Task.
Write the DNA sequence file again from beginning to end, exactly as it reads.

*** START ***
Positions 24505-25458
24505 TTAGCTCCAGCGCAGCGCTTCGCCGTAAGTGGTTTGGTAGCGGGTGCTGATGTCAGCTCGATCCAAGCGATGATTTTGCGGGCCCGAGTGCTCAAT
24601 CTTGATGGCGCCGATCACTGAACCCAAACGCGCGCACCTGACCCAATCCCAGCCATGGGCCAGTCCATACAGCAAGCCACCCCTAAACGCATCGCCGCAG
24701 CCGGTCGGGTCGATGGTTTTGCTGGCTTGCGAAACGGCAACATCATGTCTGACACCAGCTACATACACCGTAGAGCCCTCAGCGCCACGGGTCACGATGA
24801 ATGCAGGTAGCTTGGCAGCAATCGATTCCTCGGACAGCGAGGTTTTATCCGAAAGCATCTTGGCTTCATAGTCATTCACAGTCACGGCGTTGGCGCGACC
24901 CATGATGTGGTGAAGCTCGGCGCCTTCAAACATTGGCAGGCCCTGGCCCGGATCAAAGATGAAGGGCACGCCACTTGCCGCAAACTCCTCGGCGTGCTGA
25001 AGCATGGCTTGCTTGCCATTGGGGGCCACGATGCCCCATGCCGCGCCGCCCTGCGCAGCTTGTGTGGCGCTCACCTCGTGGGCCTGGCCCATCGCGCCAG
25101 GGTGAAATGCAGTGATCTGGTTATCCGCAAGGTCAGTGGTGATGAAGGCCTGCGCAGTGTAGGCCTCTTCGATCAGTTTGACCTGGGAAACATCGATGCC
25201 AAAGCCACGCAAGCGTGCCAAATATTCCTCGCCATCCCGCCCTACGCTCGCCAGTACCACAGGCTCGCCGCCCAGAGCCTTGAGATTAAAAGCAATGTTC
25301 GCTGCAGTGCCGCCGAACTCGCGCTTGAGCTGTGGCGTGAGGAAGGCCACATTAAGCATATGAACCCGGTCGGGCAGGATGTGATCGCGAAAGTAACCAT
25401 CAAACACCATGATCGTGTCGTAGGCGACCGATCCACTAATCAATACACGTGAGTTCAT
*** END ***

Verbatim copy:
Positions 24505-25458
24505 TTAGCTCCAGCGCAGCGCTTCGCCGTAAGTGGTTTGGTAGCGGGTGCTGATGTCAGCTCGATCCAAGCGATGATTTTGCGGGCCCGAGTGCTCAAT
24601 CTTGATGGCGCCGATCACTGAACCCAAACGCGCGCACCTGACCCAATCCCAGCCATGGGCCAGTCCATACAGCAAGCCACCCCTAAACGCATCGCCGCAG
24701 CCGGTCGGGTCGATGGTTTTGCTGGCTTGCGAAACGGCAACATCATGTCTGACACCAGCTACATACACCGTAGAGCCCTCAGCGCCACGGGTCACGATGA
24801 ATGCAGGTAGCTTGGCAGCAATCGATTCCTCGGACAGCGAGGTTTTATCCGAAAGCATCTTGGCTTCATAGTCATTCACAGTCACGGCGTTGGCGCGACC
24901 CATGATGTGGTGAAGCTCGGCGCCTTCAAACATTGGCAGGCCCTGGCCCGGATCAAAGATGAAGGGCACGCCACTTGCCGCAAACTCCTCGGCGTGCTGA
25001 AGCATGGCTTGCTTGCCATTGGGGGCCACGATGCCCCATGCCGCGCCGCCCTGCGCAGCTTGTGTGGCGCTCACCTCGTGGGCCTGGCCCATCGCGCCAG
25101 GGTGAAATGCAGTGATCTGGTTATCCGCAAGGTCAGTGGTGATGAAGGCCTGCGCAGTGTAGGCCTCTTCGATCAGTTTGACCTGGGAAACATCGATGCC
25201 AAAGCCACGCAAGCGTGCCAAATATTCCTCGCCATCCCGCCCTACGCTCGCCAGTACCACAGGCTCGCCGCCCAGAGCCTTGAGATTAAAAGCAATGTTC
25301 GCTGCAGTGCCGCCGAACTCGCGCTTGAGCTGTGGCGTGAGGAAGGCCACATTAAGCATATGAACCCGGTCGGGCAGGATGTGATCGCGAAAGTAACCAT
25401 CAAACACCATGATCGTGTCGTAGGCGACCGATCCACTAATCAATACACGTGAGTTCAT